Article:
February 20, 2024 11:45 am

As we approach spring, I, like most gardeners, am dreaming of my garden and planning to start seeds indoors to eventually transplant into beds. Seed catalogues cover my coffee table; with orders placed, I wait in eager anticipation for their arrival.

Seeds are the end result of the life cycle of plants, they allow for the continuation of the species. They are formed by the process of pollination by which pollen is deposited from one flower to another by pollinator insects, birds, animals, and in some cases by the wind. Pollen fertilizes the ovules and seeds take form and mature inside the ovary of the flower.

Seeds are made up of three parts – the embryo which develops to the point of eventual germination, becoming the next generation of plant, the endosperm which is the stored nourishment needed for the seed to mature, and the seed coat which surrounds and protects the seed.

Many seeds are edible, making up a considerable proportion of human and animal diets, notably the cereals, legumes, beans, nuts and spices. When we consume oats, rice, corn, millet, barley, and wheat, we are eating seeds which have been husked and processed to varying degrees. When I grow beans, peas and lentils, some go straight to the kitchen for consumption and others are dried and saved to plant the following spring.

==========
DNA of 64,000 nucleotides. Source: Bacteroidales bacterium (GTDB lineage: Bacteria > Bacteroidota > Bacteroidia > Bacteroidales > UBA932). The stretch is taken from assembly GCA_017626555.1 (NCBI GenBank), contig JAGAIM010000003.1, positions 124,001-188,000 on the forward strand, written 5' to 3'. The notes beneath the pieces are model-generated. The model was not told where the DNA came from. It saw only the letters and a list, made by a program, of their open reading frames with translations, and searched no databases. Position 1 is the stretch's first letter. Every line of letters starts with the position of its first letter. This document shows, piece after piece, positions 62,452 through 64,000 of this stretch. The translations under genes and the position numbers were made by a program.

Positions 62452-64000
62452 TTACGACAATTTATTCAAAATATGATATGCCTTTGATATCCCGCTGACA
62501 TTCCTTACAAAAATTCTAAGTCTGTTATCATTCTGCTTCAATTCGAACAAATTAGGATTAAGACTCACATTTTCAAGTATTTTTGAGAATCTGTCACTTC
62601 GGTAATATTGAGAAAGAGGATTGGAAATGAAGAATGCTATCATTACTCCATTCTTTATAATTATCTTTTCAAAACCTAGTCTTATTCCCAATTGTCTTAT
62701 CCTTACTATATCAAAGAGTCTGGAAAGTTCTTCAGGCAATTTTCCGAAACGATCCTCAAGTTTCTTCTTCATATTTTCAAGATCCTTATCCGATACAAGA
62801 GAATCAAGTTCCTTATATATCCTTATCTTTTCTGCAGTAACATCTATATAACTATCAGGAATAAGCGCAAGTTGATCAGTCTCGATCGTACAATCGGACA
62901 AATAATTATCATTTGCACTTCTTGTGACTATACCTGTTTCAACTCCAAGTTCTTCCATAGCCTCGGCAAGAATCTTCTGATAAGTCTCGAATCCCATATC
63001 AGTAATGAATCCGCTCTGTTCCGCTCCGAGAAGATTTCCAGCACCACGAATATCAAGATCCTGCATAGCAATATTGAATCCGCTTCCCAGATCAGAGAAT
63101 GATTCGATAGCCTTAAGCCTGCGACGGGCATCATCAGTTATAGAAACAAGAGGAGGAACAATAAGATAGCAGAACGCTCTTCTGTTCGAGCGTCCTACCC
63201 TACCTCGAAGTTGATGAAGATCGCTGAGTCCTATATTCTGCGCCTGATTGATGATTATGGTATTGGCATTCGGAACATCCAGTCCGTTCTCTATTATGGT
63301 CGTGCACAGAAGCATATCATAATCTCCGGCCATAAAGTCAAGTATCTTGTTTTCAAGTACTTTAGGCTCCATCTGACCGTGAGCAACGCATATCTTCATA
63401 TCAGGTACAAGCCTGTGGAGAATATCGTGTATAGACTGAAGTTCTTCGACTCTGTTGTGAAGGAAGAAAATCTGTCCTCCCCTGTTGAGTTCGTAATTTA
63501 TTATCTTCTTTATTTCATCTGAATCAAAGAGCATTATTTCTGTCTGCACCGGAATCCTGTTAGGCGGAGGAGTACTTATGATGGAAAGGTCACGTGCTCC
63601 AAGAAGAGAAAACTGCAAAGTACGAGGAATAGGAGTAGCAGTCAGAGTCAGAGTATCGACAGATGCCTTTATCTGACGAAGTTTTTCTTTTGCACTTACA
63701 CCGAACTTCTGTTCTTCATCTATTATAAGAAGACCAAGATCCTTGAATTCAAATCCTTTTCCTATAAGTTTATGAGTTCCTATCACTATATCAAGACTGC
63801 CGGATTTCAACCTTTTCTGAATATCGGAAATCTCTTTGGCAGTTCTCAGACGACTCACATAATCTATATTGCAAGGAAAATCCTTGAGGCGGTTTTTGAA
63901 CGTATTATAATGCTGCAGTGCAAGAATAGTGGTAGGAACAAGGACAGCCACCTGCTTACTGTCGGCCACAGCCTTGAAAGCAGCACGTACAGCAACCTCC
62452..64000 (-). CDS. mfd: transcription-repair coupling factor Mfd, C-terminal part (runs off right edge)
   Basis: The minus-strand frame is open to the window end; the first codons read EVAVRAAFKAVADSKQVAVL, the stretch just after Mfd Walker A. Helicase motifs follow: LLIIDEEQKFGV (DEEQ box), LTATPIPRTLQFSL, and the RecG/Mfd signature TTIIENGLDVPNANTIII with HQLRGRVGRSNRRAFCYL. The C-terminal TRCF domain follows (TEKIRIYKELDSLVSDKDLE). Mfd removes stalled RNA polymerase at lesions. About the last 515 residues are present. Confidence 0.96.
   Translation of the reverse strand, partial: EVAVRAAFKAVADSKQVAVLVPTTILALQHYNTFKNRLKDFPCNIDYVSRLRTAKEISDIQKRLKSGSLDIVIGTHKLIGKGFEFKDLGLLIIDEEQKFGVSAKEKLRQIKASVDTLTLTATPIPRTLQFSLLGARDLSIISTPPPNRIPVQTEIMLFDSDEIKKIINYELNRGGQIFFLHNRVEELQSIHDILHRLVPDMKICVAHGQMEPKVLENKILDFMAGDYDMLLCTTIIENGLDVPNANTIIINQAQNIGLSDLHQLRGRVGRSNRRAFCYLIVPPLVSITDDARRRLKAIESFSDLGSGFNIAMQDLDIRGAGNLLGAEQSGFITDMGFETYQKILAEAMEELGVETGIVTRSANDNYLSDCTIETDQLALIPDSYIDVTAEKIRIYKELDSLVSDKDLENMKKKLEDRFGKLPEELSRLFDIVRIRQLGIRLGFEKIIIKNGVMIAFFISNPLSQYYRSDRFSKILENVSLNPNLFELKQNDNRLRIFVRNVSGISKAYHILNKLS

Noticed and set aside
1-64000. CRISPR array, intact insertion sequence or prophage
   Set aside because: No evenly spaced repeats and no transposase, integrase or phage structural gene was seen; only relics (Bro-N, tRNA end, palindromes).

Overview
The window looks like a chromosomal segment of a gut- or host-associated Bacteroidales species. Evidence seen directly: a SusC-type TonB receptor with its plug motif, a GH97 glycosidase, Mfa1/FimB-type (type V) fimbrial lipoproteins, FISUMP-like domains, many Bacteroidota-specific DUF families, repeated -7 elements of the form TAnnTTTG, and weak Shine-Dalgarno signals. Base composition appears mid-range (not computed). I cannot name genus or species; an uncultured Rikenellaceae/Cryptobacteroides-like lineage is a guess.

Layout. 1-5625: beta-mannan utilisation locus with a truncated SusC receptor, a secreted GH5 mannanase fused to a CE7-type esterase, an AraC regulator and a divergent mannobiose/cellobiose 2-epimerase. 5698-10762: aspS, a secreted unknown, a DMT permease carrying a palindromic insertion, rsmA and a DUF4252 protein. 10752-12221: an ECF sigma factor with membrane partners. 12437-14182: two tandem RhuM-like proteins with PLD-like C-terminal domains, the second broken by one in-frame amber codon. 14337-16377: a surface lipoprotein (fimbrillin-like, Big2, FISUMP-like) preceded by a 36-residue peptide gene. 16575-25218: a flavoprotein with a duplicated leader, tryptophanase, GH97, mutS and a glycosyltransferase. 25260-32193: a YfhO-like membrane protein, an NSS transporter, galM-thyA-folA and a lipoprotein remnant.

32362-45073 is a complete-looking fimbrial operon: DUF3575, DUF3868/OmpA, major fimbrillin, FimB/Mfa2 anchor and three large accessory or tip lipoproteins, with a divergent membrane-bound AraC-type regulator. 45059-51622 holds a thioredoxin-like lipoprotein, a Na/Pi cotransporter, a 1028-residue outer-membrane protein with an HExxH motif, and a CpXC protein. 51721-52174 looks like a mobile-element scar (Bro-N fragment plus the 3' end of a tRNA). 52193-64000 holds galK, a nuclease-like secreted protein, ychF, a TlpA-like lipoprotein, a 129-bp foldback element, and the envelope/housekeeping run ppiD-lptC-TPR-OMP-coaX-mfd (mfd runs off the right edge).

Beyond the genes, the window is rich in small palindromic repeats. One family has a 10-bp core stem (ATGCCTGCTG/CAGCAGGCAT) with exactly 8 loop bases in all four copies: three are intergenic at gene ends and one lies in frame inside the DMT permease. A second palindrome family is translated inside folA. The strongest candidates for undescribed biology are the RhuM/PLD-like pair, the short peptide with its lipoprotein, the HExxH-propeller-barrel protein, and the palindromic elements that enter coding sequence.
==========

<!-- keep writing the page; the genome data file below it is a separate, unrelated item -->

Snacking seeds such as sesame, flax, chia, pumpkin, and hemp offer significant nutrition in the form of healthy fats, protein, vitamins and minerals. Sesame seeds offer more calcium than milk, try sesame butter, aka tahini on your toast, with molasses – yummy!

Some seeds are referred to as spices, they bring flavour to our food and drinks, notably cumin, caraway, cardamon, celery, mustard, fennel, and anise. These same spices are used medicinally; they make yummy teas to settle indigestion; cardamom and anise seeds can be used to treat cough; both go into my homemade cough syrups. Milk thistle is a notable medicinal seed used to protect and stimulate liver function. Milky oatseed offers nourishment and support to the nervous system, helping to restore burn-out.

It is fair to say that two seeds in particular are the near-universal favourites – coffee and cocoa beans. 

Preparations: due to the tough seed coat, seeds need to be crushed and/or soaked to release their medicine. 

Seeds can be prepared as decoctions, (or infusions of volatile oil rich seeds), tinctures, syrups, glycerites, powder, poultice.

Whilst handling seeds, whether they be destined for seed starter trays, or in the kitchen, take a moment to marvel at their journey to reach you; they represent beginnings and endings, symbolizing the cycles of life. Tiny seeds become majestic trees; great things come from humble beginnings.